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Michael IELTS Band 9
Professional Teacher
Correct but strange (3): the troublesome verb "allow"

“Allow” is a troublesome word for English students. Consider these three sentences: 

1. “Our boss allows to drink coffee at our desks whenever we want.” 

2. “We have a free coffee machine in our office which allows us to have coffee whenever we want.” 

3. “I grind coffee beans just before I make my coffee, and this allows the coffee to taste fresh.”

Point 1: “Allow” usually needs an object person

In sentence 1, the verb is used with its correct meaning, but there is a mistake in the form because “allow” must be followed either by an object person (like “you” or “us”), or less commonly, by a noun.  The correct options for 1. are therefore:  

a) “Our boss allows us to drink coffee at our desks whenever we want.” or
b) “Our boss allows the drinking of coffee at our desks whenever we want.”

“allows us” is the much more common option.  b) is formal and drinking coffee too informal a situation.  Allow + noun” is generally chosen only when you specifically want to talk in an impersonal, general way. (e.g. “The EU allows free movement between countries.”) 

Point 2: “Allows us ” vs “means that we” 

Sentence 2 is the best of the three.  I would not criticise a student who wrote this because the meaning is clear, and it sounds OK. However, in everyday conversation, native speakers would often say: 
“We have a free coffee machine in our office which means that we can have coffee whenever we want.”
“mean(s) that (subject)” introduces an effect or consequence.

Point 3: “Allow” vs “help/make”

In sentence 3, “allow” is not a great verb. We can use the verb “mean” (like in 2.), but instead we often use a verb like “help” or “ensure”. e.g.“I grind coffee beans just before I make my coffee, and this helps it (to) taste fresh.” or “I grind coffee beans just before I make my coffee, and this makes it tastes fresh.”  

In both of these alternatives, the activity of grinding the beans does something active which makes a difference to the result.  “allow” is not strong enough.  If I allow you to make fresh coffee, I do nothing to stop you, but you do all the work. But if I “help” you (to) have fresh coffee (“to” is optional), then I am making a real contribution.  Even more strongly, if I “make" the coffee fresh, I am making an essential contribution. 

Can you make sentences which to test how well you know how to use the verbs “allow”, “help”, “ensure”, and “make”?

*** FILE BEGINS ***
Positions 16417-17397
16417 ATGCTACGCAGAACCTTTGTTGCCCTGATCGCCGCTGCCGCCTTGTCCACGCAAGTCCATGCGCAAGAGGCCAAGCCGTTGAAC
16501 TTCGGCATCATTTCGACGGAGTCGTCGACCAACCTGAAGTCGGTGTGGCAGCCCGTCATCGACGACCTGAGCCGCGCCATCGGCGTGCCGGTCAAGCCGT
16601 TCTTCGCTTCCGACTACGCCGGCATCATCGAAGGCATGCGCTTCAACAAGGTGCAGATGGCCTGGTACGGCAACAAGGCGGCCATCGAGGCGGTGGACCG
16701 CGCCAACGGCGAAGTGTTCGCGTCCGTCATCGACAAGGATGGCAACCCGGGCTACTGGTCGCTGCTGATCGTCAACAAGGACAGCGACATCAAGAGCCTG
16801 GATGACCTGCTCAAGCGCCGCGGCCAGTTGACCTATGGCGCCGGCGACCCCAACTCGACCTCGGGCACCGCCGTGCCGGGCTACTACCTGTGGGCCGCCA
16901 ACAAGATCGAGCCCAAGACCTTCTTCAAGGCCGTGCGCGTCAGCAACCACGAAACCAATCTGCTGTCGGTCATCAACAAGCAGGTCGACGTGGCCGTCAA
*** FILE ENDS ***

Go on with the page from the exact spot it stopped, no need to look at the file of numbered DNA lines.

Sep 10, 2016 11:26 AM
Comments · 17

I like the title of your series, "Correct but strange". It just goes to show that language "correctness" often isn't black and white.


I'd say Sentence 1 is unambiguously wrong, but 2. and 3. are really on the knife edge, for me at least. I'd agree that 2. is slightly awkward but have to admit when I read 3. I couldn't really see anything wrong with it at all.

I wonder if I might've been driven slightly insane by my mild obsession with "let/have/make" (they have the same function of "allow" here: verbs which induce another action, eg. "this makes the coffee taste stronger"; "the teacher let/made the student leave the class"; "I had my hair done at the salon").

Such "action-inducing verbs" (if you know of a better term do say!) are very hard to translate into Chinese. Chinese speakers tend to generalise all of them as "let", producing sentences like this:
"*My parents let me have a greater appreciation of life"
"*Economic difficulties let the company go bankrupt"

"*I let the architect redesign my living room" (the last one's grammatical, but if the learner meant "had" it's almost more confusing than the other two - hence why ambiguous grammar is often much worse than flatly incorrect grammar!)

By the way, I looked in OED and didn't see "allow" used in the sense of "make" or "have" at all, therefore I'll gladly concede to your standard...though I'm left scratching my own head after this...

September 10, 2016
Great grammar series, Michael! [bump up]

Alan, I usually don’t use any term for “action inducing verbs,” but when I’m feeling particularly nerdy, I’ll call them “causative auxiliaries” ;)   Btw, is the all-purpose Chinese word you alluded to by any chance 讓/让 ?

Sudeep “Let me build a sentence….” Nice usage of “let” :)  In the US we usually say “form” or “make” a sentence — I don’t know if “build” is British, or maybe Old English.
September 10, 2016

Thanks Alan.  I also see "allow" overused, not just by Chinese, but by many other language speakers, and this explains the little discussion. 

Sudeep, thanks for your comment. You might say "allow myself..." when you give yourself a treat e.g. I allow myself a glass of wine on Sundays."  In your sentence, you could use modals like should/must/have to.  I don't recommend "have to allow oneself to do something".  I've never heard this and the meaning would not be clear. Keep up the good work.

September 10, 2016

Another nice lesson which is worth discussing:)

I remember the correct but strange(1) which was about "according to me" which was kind of self-focusing phrase like this word "Allow" which is most of the time used in a sentence like a boss to an employee or superior to inferior.

But as you mentioned some examples which clearly showed a distinction between using some other words instead of using  "Allow".

BTW let me build a sentence using the words you have mentioned--

We have to allow ourselves to help the hapless victim of the disaster by making them aware of their rights and confidence within them and by ensuring their safety and security.

Please correct me If I'm wrong somewhere.

Thank you for such a nice lesson:)

September 10, 2016
Thanks for your time!
September 11, 2016
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Michael IELTS Band 9
Language Skills
English, French, German, Italian, Spanish
Learning Language
German, Italian